Transcendence and Finitude: In Memory of Drucilla Cornell12-18-2022
Drucilla Cornell died on Monday, Dec 12, 2022. Her obituary is here. Drucilla was a dear friend and also a constant supporter of the Arendt Center. She spoke at many of our annual conferences, including this talk on Dignity Jurisprudence in South Africa and a memorable panel with her, George Packer, Charles Murray, Kendall Thomas, Zephyr Teachout, and Philip Howard.
Drucilla was one of the most unique and self-possessed people I’ve met, someone who could laugh and cry unapologetically, often in quick succession. Her friends whom she collected and loved included academics, trainers, and people she encountered daily in shops and on the street. Her annual Christmas party was a place to witness her loving community. It was to be held this year on Dec. 16th. Sadly, we must instead mourn Drucilla’s passing. Those who knew Drucilla miss her; we all are richer for her work.
I met Drucilla in 1992. I told the story of our meeting and what it meant to me in an essay published in the book Imagining Law: On Drucilla Cornell, edited by Renée Heberle.
At the end of my first year of graduate school, I was bored. Faced with the reduction of thinking to politics on the one hand and the perversion of thinking into an indulgent pastime on the other, I was experiencing firsthand the anti-intellectualism that now pervades our elite colleges and universities. And yet, from out of the swamp that is the American academy, two discoveries gave me hope. One was the encounter with the thought of Martin Heidegger through my mentor in Berkeley, Philippe Nonet. The other was the work of Drucilla Cornell.
I had never heard of Cornell when I was assigned The Philosophy of the Limit in a seminar in the Berkeley Rhetoric department in 1992. What struck me in that book—struck me so hard that I sought out the author and, with her blessing, took a leave of absence from graduate school to journey back across the country to study with her for six months—what struck me was its force of thinking.
Philosophy and thinking matter for Cornell in the deepest sense of the word: philosophy itself “does have practical consequences; the practical consequences are precisely that law cannot inevitably shut out its challengers and prevent transformation, at least not on the basis that the law itself demands that it do so.” (Philosophy of the Limit, 165) Unlike those who enlist philosophy in political causes, Cornell’s politics demands that she engage in the activity of philosophy itself. By continually and rigorously pointing to the impossibility of a closed and actualized knowledge of the good, philosophy makes room for utopian dreams and justice. The force of philosophy is to open a space for living justly.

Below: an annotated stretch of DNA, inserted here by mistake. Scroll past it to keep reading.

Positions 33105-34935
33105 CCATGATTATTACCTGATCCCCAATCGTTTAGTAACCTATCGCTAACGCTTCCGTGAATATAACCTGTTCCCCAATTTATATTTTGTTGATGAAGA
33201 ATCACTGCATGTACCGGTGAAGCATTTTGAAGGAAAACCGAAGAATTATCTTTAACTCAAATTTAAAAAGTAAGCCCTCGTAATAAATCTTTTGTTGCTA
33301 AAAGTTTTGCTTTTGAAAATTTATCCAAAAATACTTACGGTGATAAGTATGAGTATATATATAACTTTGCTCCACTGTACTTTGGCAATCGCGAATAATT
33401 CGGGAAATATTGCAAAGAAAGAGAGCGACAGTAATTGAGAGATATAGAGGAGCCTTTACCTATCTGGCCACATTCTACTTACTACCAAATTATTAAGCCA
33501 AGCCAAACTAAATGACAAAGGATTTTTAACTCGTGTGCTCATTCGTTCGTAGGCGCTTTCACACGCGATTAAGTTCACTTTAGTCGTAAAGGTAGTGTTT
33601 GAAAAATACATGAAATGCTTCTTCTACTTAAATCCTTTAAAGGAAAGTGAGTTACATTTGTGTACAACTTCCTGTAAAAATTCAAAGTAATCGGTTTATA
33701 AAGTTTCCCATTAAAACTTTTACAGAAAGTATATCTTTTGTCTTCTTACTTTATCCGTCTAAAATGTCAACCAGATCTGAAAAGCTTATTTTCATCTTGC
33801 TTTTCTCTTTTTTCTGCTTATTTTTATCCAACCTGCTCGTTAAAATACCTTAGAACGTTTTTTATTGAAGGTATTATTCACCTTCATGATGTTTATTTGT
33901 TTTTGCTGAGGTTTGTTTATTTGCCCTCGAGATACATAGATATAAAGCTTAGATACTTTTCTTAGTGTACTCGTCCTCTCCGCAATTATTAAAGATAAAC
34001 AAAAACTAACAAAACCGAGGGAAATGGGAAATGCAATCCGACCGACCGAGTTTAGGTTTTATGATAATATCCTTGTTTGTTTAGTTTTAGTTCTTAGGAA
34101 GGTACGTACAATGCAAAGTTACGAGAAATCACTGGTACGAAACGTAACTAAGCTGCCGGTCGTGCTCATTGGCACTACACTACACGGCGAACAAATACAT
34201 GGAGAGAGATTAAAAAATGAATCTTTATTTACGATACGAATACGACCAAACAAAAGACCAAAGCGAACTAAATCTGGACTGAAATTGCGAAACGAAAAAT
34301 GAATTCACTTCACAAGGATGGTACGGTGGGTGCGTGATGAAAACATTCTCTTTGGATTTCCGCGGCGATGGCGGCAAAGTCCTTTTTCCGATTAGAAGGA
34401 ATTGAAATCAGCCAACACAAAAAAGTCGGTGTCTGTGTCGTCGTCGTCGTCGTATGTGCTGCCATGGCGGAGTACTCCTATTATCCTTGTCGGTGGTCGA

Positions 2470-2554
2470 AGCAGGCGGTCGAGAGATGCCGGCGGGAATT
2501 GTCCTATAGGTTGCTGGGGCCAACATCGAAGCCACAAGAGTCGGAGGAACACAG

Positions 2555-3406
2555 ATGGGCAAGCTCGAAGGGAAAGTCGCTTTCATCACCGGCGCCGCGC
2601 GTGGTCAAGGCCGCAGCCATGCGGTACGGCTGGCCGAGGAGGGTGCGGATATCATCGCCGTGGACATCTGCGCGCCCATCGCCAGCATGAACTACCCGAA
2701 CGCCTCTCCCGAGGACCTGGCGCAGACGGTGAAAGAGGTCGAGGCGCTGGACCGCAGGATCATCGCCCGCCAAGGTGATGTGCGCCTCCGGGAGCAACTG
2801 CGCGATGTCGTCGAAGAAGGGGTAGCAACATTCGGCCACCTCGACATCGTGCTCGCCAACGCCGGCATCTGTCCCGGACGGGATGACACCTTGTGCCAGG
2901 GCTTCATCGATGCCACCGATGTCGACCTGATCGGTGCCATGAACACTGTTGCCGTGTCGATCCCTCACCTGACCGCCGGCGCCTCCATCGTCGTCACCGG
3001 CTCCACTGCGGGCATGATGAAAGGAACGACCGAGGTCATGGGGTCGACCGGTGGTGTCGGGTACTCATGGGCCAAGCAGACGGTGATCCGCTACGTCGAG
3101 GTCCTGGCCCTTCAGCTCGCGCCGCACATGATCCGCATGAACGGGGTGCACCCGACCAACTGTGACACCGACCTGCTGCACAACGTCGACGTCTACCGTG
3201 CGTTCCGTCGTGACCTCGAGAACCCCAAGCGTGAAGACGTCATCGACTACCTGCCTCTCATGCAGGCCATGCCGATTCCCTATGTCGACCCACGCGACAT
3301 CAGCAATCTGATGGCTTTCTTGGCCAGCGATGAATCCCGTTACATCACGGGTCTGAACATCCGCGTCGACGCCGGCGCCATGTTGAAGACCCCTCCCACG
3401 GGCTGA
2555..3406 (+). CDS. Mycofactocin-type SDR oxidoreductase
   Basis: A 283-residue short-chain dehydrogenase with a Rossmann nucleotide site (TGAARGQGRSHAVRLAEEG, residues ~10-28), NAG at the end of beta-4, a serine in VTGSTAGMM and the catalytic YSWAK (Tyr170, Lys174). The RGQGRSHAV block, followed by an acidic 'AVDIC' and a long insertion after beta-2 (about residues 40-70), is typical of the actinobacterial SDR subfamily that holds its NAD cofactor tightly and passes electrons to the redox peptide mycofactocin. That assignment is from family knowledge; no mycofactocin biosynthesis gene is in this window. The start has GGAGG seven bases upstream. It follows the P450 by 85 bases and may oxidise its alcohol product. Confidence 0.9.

Her devotion to the forceful importance of the idea of justice has led Cornell to be called a dreamer, a utopian, and an idealist. She is unapologetically all three. But what is often forgotten is that Cornell’s utopia is founded upon a relentless probing of her fundamental question: the possible unity of freedom and law—a unity that itself has its ground in the activity of thinking.
This paper situates Cornell’s work within a specific tradition of thinking the belonging together of law and freedom. From Kant to Heidegger, the possibility of freedom amidst legal obligation is one of the central questions of political and ethical philosophy. Following both Kant and Heidegger, Cornell thinks freedom as the free embrace of obligation. At the same time, Cornell insists that contemporary thinkers take seriously the radical meaninglessness—the absence of both freedom and obligation—that threatens the modern condition. Suspicious of both Kant’s turn to a universal law of reason and Heidgger’s free embrace of man’s finite legal inheritance, Cornell accepts the increasingly widespread view that all meaning and all law are without ground. What is needed, Cornell argues, is a freely accepted embrace of law within and amidst the recognition of radical nihilism. Her insistence that finite beings can and must live in the paradoxical state of commitment to law in the face of the fact of law’s meaninglessness is the ethical center of her work.
Cornell’s philosophical inquiries gather their force from her conviction that the force of thinking can and does change the world. The force of thinking, in other words, is an active force that furthers justice. However, to say that the philosophy of the limit is the active force of justice is to locate Cornell’s thinking on the plane of ontology. This is to use a language that Cornell frequently does not. Yet, if the philosophy of the limit is justice, and if justice is that part of law that must be vigilantly protected in its distinction from law, then the philosophy of the limit is a characterization of the essential way in which the law is. Understood as the philosophy of the limit, law is the thinking of the absolute (the metaphysical dream of universal justice) from the position of human finitude (the limit). As one crossroads where the absolute and the finite meet in human experience, law is a space of paradox—a space of the necessary encounter of the impossible dream of justice.